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The royal "we", or majestic plural (pluralis majestatis in Latin, literally, "the plural of majesty"), is the use of a plural pronoun to refer to a single person holding a high office, such as a sovereign (e.g., a monarch or sultan) or religious leader (e.g., the Pope or a bishop). The more general word for the use of we to refer to oneself is nosism.
Speakers employing the royal we refer to themselves using a grammatical number other than the singular (i.e., in plural or dual form). For example, the Basic Law of the Sultanate of Oman opens with "On the Issue of the Basic Law of the State We, Qaboos bin Said, Sultan of Oman...".
It is commonly employed by a person of high office, such as a monarch, earl, or pope. It is also used in certain formal contexts by bishops and university rectors. William Longchamp is credited with its introduction to England in the late 12th century, following the practice of the Chancery of Apostolic Briefs. Its first recorded use was in 1169 when King Henry II, hard pressed by his barons over the Investiture Controversy, assumed the common theory of "divine right of kings", that the monarch acted conjointly with the deity. Hence, he used "we", meaning "God and I...".[not in citation given]
In the public situations in which it is used, the monarch or other dignitary is typically speaking not only in his or her personal capacity but also in an official capacity as leader of a nation or institution. The habit of referring to a leader in the plural has further influenced the grammar of several languages, in which plural forms tend to be perceived as deferential and more polite than singular forms. This grammatical feature is common in languages that have the T-V distinction, including those, such as English, which used to have a T-V distinction in the past, but lost it.
In diplomatic letters, such as letters of credence, it is customary for monarchs to use the singular first-person when writing to other monarchs, but the majestic plural is used in royal letters to a president of a republic.
Popes have used the we as part of their formal speech with certain recent exceptions. The English translations of the documents of John Paul II dispensed with this practice, using the singular "I", even though the Latin original usually continued to use the first person plural "We".[full citation needed]
In a 1911 letter, Daniel David Palmer, founder of chiropractic, spoke of establishing it as a religion, and placed himself on a par with other founders of religions ("Christ, Mohamed, Joseph Smith, Mrs. Eddy, Martin Luther"). In the letter he refers to himself with royal third person terminology.
Several prominent epithets of the Bible describe the Jewish God in plural terms: Elohim, Adonai, and El Shaddai. Many Christian scholars, including the likes of Augustine of Hippo, have seen the use of the plural and grammatically singular verb forms as support for the doctrine of the Trinity.
In China and every monarchy within its cultural orbit (including Japan, Korea, and Vietnam), the majestic imperial pronoun was expressed by the character 朕 (Old Chinese: *lrəmʔ). This was in fact the former Chinese first-person singular pronoun (i.e., "I") but – following his unification of China the emperor Shi Huangdi arrogated it entirely for his personal use. All other speakers and writers were obliged to choose some appropriate epithet (such as 愚, "This Foolish One") instead of using the former pronoun. While this practice did not need to impact the non-Chinese countries as much since their variants of 朕 were generally imported loanwords, it nevertheless led to a polite avoidance of pronouns throughout East Asia. This still persists, except in China, following the May Fourth Movement and the Communist victory in its civil war. In Modern Standard Mandarin the first-person singular is 我, which was gradually adopted from a common epithet expressing "This [Worthless] Body".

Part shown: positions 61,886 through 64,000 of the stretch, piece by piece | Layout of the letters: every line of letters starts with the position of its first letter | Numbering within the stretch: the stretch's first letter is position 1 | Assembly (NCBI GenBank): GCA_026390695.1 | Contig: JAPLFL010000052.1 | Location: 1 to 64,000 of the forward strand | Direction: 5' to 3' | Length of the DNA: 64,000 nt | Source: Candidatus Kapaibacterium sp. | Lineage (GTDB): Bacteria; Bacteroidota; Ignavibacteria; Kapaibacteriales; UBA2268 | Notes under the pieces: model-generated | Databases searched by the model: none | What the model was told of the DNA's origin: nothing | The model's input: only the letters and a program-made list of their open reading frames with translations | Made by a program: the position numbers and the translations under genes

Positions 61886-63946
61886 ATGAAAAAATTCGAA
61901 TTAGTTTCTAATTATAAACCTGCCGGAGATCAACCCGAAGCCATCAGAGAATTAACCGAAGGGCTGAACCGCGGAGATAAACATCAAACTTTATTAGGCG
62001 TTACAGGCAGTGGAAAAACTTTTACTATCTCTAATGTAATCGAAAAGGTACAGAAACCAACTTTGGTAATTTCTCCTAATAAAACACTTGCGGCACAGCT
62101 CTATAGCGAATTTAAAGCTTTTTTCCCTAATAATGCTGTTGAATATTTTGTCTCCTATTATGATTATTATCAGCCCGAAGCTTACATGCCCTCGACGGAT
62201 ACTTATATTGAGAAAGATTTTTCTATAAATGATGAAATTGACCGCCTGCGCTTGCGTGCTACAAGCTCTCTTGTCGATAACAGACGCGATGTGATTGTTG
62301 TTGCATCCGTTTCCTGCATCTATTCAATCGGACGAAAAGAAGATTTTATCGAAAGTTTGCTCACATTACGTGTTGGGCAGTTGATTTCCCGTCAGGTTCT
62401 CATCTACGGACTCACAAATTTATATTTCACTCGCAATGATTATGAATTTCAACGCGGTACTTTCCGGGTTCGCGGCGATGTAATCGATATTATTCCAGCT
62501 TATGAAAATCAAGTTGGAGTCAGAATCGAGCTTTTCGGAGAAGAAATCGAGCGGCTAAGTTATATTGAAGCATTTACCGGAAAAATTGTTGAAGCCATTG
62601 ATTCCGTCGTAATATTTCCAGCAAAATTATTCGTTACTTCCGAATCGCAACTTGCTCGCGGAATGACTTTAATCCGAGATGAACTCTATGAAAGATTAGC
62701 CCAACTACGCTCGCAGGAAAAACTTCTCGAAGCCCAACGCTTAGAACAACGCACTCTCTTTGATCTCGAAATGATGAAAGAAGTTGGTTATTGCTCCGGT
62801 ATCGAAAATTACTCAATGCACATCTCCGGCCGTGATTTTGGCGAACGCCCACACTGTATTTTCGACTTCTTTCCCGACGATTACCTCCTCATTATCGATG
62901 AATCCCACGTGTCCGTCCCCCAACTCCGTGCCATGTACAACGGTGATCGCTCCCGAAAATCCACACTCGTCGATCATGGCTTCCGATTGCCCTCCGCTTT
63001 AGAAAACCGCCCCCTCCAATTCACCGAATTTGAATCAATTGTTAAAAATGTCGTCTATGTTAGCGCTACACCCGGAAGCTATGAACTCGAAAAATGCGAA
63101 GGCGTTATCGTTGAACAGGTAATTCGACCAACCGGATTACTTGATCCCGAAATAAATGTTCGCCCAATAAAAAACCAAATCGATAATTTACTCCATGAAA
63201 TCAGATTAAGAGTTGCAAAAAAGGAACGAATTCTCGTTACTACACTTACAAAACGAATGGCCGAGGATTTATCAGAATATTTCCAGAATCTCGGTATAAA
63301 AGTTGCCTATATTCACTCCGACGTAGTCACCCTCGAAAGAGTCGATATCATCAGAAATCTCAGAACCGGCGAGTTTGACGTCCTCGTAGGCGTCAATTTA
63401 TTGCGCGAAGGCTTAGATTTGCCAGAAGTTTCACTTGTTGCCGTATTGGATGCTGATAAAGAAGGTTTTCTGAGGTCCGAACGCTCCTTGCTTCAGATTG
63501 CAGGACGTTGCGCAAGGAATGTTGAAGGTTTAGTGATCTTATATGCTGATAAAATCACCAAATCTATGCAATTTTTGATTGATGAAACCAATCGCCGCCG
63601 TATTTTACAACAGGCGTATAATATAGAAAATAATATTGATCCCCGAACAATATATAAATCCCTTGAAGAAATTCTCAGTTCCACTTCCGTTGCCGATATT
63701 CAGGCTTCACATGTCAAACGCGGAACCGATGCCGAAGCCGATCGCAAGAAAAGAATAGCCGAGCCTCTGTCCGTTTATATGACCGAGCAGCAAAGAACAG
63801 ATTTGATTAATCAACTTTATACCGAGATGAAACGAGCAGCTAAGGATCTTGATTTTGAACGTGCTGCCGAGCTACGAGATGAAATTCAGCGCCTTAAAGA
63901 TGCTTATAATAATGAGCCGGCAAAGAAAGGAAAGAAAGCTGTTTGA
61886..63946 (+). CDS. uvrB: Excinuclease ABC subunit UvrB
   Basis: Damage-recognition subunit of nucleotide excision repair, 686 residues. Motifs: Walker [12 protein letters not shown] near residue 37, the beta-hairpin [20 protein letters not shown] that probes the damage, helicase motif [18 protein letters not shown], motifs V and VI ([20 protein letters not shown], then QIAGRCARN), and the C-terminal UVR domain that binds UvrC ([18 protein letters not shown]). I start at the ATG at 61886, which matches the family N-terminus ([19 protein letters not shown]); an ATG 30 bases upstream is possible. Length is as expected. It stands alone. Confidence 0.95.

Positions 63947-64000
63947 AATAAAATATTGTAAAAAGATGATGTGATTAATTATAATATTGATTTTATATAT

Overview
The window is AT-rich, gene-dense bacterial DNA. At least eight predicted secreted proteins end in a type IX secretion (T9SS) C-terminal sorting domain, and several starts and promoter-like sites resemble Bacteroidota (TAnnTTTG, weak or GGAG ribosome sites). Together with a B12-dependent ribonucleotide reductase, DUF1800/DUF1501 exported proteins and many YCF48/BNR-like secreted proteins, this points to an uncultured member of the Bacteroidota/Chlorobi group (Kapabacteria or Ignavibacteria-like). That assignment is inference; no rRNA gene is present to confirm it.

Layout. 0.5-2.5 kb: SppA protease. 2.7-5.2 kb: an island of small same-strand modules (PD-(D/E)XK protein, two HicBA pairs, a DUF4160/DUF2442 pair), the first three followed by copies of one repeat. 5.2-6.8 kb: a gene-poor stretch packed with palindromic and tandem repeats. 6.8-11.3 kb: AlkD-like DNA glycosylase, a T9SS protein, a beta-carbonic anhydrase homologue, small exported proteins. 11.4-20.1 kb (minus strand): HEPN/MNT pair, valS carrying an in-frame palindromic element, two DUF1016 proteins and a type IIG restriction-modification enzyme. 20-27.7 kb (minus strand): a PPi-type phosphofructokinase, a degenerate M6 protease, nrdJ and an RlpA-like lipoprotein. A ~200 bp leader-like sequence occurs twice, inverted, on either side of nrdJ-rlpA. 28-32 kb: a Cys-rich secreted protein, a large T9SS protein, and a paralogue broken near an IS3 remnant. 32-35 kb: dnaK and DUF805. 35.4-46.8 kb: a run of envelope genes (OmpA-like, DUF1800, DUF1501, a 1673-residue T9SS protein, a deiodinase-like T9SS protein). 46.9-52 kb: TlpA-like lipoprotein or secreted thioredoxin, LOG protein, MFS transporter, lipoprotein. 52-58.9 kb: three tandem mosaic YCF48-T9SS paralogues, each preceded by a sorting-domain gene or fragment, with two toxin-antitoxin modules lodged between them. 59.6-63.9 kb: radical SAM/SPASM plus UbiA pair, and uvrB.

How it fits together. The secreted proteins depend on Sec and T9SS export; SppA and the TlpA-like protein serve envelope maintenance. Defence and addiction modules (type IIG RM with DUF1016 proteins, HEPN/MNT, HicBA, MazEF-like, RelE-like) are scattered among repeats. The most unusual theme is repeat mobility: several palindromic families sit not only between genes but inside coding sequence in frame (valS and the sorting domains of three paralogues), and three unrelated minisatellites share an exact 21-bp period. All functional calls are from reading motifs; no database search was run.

In Hindustani, Punjabi and other North Indian languages, the pluralis maiestatis is a common way for elder speakers to refer to themselves when addressing those younger than them, and also for persons of higher social rank or caste to refer to themselves when speaking to those of a perceived inferior rank or caste. In certain communities, the singular plural I (मैं) may be dispensed with altogether for self-reference, and the nosism used uniformly while speaking to a social inferior or superior.
- Constitution of Oman
- Turner, Ralph V. (May 2007), "Longchamp, William de (d. 1197)", Oxford Dictionary of National Biography, Oxford University Press, doi:10.1093/ref:odnb/16980, retrieved 12 January 2011
- The Great Roll of the Pipe for the 16th year of the reign of Henry II, Michaelmas 1169–70 E 372/16 1169 Mich-1170 Mich (printed in PRS 15, ). Pipe Roll Society. 1884. pp. 156–161. ISBN 1-286-63009-6.
- Satow, Ernest Mason (1932). A Guide to Diplomatic Practice. London: Longmans. p. 37.
In these letters the plural "We" and "Our" are employed instead of "I" and "My," and the letters terminate thus: "Your Good Friend." This form is used mainly for Royal letters to Presidents of Republics.
- D.D. Palmer's Religion of Chiropractic – Letter from D.D. Palmer to P.W. Johnson, D.C., 4 May 1911.
- The Phrase Finder. We are a grandmother
- On the Trinity, New Advent, retrieved 7 February 2014
- See: Japanese pronouns, Korean pronouns, and Vietnamese pronouns.
- Zdic. 《漢典》 [Chinese Dictionary]. "我". Accessed 22 August 2013. (Chinese)
- Snell & Weightman (1989:106)